This past weekend I revisited baking panettone, both for practice and in the dreamy hopes of attracting some investors. Anyone want to start a bakery with me? Regardless, read on.
I gave Carmen's formula a try (Madrid tienes miga), though I added olive oil in the final dough for a fruity and healthy option. Besides raisins and candied oranges from Italy, I included a tropical fruit mix; papaya, mango, etc. Even if my kitchen was freezing cold, the multiple feedings for the pasta madre or levain, kicked it up a notch and the first dough was really well risen in the morning when I went to check.
Although I could of made these 600 gram panettone, I stuck with the formula's original 500 gram weight; it's all good. In fact, it's delicious.
Mixing can tax your Kitchen Aid, of course mine is over twenty years old, so, Santa may have to buy me a new one? Meantime, I'm on some baking. Büche next....stay tuned!
December means it is Panettone time, but I always think of Dresdener Stollen as the meatier Holiday bread, studded with more then just silky air and perfume. It's a sugar coated log of nuts, raisins and whimsy. In actuality, it could be filled with virtually anything you want; exotic dried mangoes, figs, or in my case recently, dried cranberries.
Once baked, this lightly sweetened eggless dough is enrobed in butter. That's followed with a roll in granulated sugar and, second, in a coating of powdered sugar. The end result is a snowy mountain of a bread that could lead me to devour it in one seating, even though my doctor has warned me of my good and bad carbs. Bah, humbug!
Rather then trying to find supermarket candied orange, I was inspired to make some at home.
No matter the amount of work to make this classic Christmas sweet bread, it's all worth the amazing textures in the end.
This dough recipe comes from Dieter Schorner. It's something I have tried to replicate year after year. This time I had success, helped by introducing a bit of levain, and cutting back on commercial yeast. Note that the total yeast is about 5 grams, as opposed to the 35 grams originally in the recipe.
I love brownies. And reading about the world's rising gluten intolerance on the Huffington Post Kitchen Daily, I found an interesting recipe from Ilva Berretta for chick pea and pecan gluten free brownies. The article made me wonder if my heavy wheat consumption is responsible for recent headaches, sinus congestion and other ailments. But for now, I'm sticking with the old fashioned type of brownie.
Reaching into my files for a recipe from re-knowned pastry chef Dieter Schorner, I found something simple, fudgy, cakey, gooey and filled with cherries! I haven't gone back to this formula for so long, but since I have been trying to make new items for upcoming parties at work, what a better excuse then now to bake them!
My wife and I had friends over this last weekend for a pizza demonstration from brothers Julian & Ethan Ansorge. These brothers happen to be a few years younger than me. Way younger, actually.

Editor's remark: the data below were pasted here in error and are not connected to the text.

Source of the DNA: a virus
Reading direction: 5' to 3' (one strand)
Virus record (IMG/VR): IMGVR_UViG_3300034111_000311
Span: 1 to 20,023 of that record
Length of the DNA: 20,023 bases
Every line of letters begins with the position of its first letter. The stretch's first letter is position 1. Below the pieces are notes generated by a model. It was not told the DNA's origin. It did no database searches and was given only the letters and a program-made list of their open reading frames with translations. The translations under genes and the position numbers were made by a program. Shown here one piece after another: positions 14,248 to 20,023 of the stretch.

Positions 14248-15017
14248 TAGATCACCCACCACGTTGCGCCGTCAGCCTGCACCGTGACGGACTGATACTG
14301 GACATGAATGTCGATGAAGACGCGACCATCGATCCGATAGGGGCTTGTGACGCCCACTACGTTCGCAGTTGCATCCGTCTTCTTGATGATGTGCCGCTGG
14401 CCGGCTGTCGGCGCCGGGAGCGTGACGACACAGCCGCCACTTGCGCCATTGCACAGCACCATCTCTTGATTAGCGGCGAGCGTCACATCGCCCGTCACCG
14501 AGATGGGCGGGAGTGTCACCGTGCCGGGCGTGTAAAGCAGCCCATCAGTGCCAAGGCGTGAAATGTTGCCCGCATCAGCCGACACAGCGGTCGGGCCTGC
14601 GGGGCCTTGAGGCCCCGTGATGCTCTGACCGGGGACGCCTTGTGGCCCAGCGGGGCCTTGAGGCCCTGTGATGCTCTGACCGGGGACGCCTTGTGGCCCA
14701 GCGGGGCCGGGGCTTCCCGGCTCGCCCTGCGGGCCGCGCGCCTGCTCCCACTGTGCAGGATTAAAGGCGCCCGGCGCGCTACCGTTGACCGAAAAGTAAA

Before we go to the experience of working with the brothers, here's some background on my own preparation. The day before I made up some standard Napoletano style dough to let it develop flavor and get just right. No fancy "00" flour this time, just good old American "King Arthur" all-purpose flour, water, livieto naturale and salt. A simple tomato sauce with San Marzano tomatoes, sliced garlic and olive oil....salt and pepper to taste. And parmigiano reggiano along with mozzarella to top it, all classic Margharita.
Anyway, the real story are the brothers. I knew that kids today are deft with high tech gadgets, but in hand crafted dough, I learned that youngsters can be miraculous. It took a just a quick demo for Julian and his brother to start shaping an amazing cornice,(edge of the dough, in pizza terminology), which would of made a pizzaiola blush. Take a look at Julian's fine example, in the photo below!
Handling dough is magical. And it brings you back to the fundamental tactile pleasure of creating something tangible, rather then just "consuming" some processed product. For kids, eating something they made by hand is the real "priceless." Which ain't no Master Card ad, it's a shout-out to a try-this-at-home with your kids and friends.
Makings of a classic pizza, ready for the adapted cooking method since I don't have a wood burning stove, yet!
Into a hot cast iron pan, till you get bubbles, then the ubiquitous upskirt scorch, about 3 minutes.
Learning the pizzaiola trade!
These kids devoured the experience, and made me happy by exclaiming it was better then a pizza shop!
I've fiddled with a technique of adding old bread into new dough, which is known by its German name, Altus. The man who inspired my recent attempts has the great literary name "Pip," the hero of Charles Dickens' Great Expectations.
Pip is from Oz. Check out his amazing breads on The Fresh Loaf. Whether it's his impressive milling grains, use of biodynamic flours, or the array of different flawless breads on the site, he's terrific. Well, like another character from Dickens' novel (Mrs. Havisham) I almost put myself in flames, catching fire while tasting this "grain" loaf of his. Dickens' references aside...make this loaf, as you won't be dissapointed!
Desem is that weird Belgian levain that uses lots of flour; whole wheat to be exact. Recently, I started using it in my stiff levain formulas. So far, I have tried it in a currant anise dough adapted from Jeffrey Hamelman's Norwich sourdough.
I crossed my fingers that it wouldn't be a dud. It's hard enough to maintain levain sometimes, or to produce a decent bake for that matter while working long shifts. I am not even sure if I am following the orthodox method of feeding this fragrant and slightly tangy levain, dry as it is at only 60 percent hydration. I just fed it, and will continue using it along with my various hydrated and range of grain levains. Here's the end result.